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Funeral Etiquette: Visitation, Funeral Service, & More
Proper Funeral Etiquette
Dealing with a death of a family member, friend, or acquaintance is never an easy thing to accept or go through. At times it may be difficult to know how to conduct oneself, what to wear, and what is an appropriate condolence gift to send. Here are some traditional guidelines that should shed some light on funeral traditions as well as provide guidance on proper funeral etiquette.
The Visitation or Wake
The visitation or wake, typically occurs a day or two before the funeral. It is a time to express sympathy and may also provide closure for grieving loved ones. This ritual is common among Catholic and Protestant faiths, and those that attend include close family and friends, distant relatives, neighbors, and acquaintances. When entering the visitation, be sure to approach the family and pass on your sympathies for their loss during this trying time. If there is an open casket, while not mandatory, it is a sign of respect to view the deceased and offer a silent prayer. Guest books are usually on a table at the roomís entrance and should be signed so the family has all names and addresses when it comes to writing thank you notes. If you live out-of-town and/or unable to attend, a short phone call or email (in the case of acquaintances) should be made or sent to express condolences, and it's very common to send flowers ahead of time with a personal message.
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The Funeral or Memorial Service
The immediate family, close relatives, and friends typically attend this ritual. Depending on the faith, the funeral or memorial service may be held at a church, temple, funeral home, or even the residence. Usually the immediate family has reserved seating towards the front followed by close friends, distant relatives, and acquaintances. Arrive 15 or so minutes before the service is expected to start, and if you are late, sit in the back row to avoid any interruptions.
The Burial or Service
For burials that immediately follow the funeral, all attendees are asked to join; however, for those burials that are on another day, typically only the deceasedís closest family and friends attend the burial service. For burials right after the funeral or memorial service, a procession of cars will drive to the specified location, and afterwards, the family may invite attendees to join them for lunch or dinner or another kind of reception, whether at a restaurant or at their home.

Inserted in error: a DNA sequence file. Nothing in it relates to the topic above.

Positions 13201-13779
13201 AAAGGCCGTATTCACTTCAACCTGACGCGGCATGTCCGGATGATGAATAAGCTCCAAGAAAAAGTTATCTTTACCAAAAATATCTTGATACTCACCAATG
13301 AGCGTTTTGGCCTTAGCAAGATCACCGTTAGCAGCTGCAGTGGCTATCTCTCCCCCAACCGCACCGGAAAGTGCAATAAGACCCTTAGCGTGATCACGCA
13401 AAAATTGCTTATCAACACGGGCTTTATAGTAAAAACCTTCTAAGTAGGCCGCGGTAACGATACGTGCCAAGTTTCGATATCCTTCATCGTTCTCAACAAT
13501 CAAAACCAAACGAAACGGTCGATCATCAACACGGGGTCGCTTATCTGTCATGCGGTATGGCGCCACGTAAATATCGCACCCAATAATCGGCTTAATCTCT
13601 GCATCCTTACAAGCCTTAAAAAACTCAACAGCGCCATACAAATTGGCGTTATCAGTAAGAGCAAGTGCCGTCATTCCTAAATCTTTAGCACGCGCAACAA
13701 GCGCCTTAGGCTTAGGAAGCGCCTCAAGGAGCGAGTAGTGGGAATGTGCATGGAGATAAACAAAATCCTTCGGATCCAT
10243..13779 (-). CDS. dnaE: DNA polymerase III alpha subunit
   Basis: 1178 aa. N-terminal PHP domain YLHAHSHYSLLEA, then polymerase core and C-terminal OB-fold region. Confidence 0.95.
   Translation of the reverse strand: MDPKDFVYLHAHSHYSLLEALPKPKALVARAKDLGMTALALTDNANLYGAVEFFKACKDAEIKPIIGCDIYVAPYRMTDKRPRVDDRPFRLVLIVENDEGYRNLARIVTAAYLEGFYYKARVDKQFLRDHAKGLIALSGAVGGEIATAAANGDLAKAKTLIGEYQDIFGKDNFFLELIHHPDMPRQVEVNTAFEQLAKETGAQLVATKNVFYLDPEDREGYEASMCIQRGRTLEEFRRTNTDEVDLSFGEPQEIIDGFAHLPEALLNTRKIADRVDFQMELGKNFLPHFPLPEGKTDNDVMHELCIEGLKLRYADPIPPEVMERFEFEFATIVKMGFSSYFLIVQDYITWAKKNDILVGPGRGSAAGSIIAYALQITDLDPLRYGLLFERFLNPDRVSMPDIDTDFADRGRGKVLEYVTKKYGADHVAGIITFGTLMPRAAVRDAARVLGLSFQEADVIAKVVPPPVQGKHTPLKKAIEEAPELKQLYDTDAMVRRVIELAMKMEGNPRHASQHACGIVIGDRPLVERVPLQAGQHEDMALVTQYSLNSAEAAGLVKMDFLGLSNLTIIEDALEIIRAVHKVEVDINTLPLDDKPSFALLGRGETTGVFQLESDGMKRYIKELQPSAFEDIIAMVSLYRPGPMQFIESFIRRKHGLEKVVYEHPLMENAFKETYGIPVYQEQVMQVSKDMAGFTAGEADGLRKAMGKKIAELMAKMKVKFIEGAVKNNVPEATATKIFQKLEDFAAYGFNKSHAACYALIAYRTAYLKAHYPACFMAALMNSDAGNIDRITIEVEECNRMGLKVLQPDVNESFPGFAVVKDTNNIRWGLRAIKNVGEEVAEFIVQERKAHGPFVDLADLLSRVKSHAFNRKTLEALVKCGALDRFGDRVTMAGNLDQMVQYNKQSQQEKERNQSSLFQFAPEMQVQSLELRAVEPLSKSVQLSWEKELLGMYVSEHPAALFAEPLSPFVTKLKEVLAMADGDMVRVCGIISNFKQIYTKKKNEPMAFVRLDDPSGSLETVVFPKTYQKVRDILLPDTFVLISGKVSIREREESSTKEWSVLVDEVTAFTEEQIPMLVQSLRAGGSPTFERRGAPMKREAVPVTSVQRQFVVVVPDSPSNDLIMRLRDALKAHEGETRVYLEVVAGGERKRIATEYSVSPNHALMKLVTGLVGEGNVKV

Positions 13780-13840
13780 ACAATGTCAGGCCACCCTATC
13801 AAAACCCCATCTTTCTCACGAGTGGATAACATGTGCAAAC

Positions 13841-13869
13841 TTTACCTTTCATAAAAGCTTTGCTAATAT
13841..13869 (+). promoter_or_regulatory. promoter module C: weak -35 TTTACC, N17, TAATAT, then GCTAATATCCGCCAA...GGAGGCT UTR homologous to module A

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What to Say
Knowing exactly what to say to someone at a time when he or she has just lost a loved one may seem daunting, but most often, a simple ďIím so sorry for your lossĒ is enough. More than anything, you want to express that you are there for the person and his or her family throughout this hardship. Sharing a special or memory of the deceased or an endearing quality about the deceased can also be appropriate.
Proper Attire at Rituals
Black is perhaps the most well-known color to wear, however dark blue and gray are also acceptable colors. Women should wear dresses, long skirts or dress pants, with shoulders covered. Men should also follow the semi-formal style in a suit and tie, and perhaps a jacket as well. Nowadays, more non-traditional memorials also exist, featuring shirts of the deceased.
What to Send: Funeral Flowers Etiquette
When it comes to sending an appropriate condolence gift, the most common is to send flowers as a small or large bouquet, planter, spray, or wreath. Flowers represent growth and new life and can give a sense of beauty and comfort to an otherwise somber environment. Floral arrangements can be sent to the family home, the church (or another place of religious worship), or the funeral home. However, if a family requests that a donation be made instead, these wishes should be respected.